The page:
First published back in February of 2015, ‘Ricochet’ formed the debut novella for British author, musician, actor and artist, Tim Dry.

DLS Synopsis:
He couldn’t hold back any longer.  He needed another fix.  Another couple of sentences at the very least.  And so he went to the dingy pad where his Word Dealer, Quixotic Clive, resides, so he could get himself a whole paragraph.  It was enough to see him through for a while.  No slapdash badly formed gibberish.  Those words were the good stuff.

Elsewhere and elsewhen, Rupert the Bear is looking down on the still smouldering ruins of what was until recently their beloved and idyllic Nutwood.  So many of their dearest friends lay dead or dying.  They had known for a while that the Chinese Conjuror had been amassing an army of well-trained Goblins, along with an air force of crows.  But they’d left it too late.  And now they were at war with the Chinaman.  Now it was time that Toyland and Nutwood joined forces and fort back for all that they loved and cherished.

Meanwhile, at a different point in reality and time, Johnny Sandovar is in his recently converted block of flats in the new East End, when Trojan Darkly pulls up outside with two of his favourite goons either side of him.  Things are almost certainly about to get messy.  After all, Darkly’s not a man to cross.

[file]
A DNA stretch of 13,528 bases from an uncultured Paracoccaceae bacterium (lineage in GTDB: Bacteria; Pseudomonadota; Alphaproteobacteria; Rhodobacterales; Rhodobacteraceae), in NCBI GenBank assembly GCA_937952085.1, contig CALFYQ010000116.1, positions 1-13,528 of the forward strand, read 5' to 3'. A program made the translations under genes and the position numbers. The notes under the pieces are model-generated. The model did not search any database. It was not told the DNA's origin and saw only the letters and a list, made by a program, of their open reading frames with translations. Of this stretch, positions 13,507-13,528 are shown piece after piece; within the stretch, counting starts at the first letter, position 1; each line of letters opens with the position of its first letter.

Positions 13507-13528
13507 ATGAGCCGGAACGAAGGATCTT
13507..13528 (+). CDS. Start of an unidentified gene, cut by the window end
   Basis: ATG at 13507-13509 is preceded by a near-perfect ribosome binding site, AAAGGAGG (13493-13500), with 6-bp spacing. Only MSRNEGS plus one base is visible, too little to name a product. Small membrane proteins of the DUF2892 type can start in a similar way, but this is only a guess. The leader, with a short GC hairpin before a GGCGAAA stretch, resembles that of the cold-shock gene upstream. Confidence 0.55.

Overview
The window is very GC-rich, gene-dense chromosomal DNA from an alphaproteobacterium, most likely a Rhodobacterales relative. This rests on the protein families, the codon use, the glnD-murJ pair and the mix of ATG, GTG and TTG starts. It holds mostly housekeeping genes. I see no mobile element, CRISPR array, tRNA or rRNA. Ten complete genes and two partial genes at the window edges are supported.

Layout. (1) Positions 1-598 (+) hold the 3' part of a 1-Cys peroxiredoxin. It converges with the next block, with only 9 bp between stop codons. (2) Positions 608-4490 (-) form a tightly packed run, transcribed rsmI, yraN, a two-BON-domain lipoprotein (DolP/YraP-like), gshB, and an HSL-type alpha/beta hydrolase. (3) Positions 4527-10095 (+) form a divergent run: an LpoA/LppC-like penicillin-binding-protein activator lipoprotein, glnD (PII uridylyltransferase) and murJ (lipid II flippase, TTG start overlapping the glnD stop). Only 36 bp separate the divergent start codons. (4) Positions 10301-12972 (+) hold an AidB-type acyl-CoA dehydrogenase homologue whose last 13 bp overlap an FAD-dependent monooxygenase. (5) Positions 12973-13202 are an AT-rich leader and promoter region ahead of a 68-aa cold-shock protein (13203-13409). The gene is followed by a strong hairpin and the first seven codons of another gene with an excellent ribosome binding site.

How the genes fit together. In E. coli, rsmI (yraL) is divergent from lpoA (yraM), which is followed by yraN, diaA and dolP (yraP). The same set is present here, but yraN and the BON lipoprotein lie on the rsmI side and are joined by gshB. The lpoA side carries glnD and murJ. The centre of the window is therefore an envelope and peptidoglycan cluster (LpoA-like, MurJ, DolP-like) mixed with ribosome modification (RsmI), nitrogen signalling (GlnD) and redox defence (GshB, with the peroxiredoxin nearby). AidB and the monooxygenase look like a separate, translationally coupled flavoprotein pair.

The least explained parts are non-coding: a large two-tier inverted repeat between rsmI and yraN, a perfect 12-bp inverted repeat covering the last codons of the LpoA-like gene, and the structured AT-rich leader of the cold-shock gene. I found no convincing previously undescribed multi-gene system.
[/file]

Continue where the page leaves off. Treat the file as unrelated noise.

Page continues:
Again, in a different time and place, a boy reflects upon the endless days, weeks and months of his incarceration within Her Majesty’s vast palace.  Time that afforded him the motivation to get his own back on her – his mother.  After all, during the fifteen years of her reign she had tortured, imprisoned and put to death countless victims of her displeasure – including him, her very own son.

Similarly in a different time and place, sixty-two-year-old Robert John Meade is now approaching very probably the absolute pinnacle of his career as a well-respected psychic.  He certainly wasn’t a man who used his talents to grab himself some limelight.  But this was now the time when he would enter a whole new existence.  Leap forth into the public eye.  And it would all come about by being filmed sitting on a park bench when a freak storm breaks out.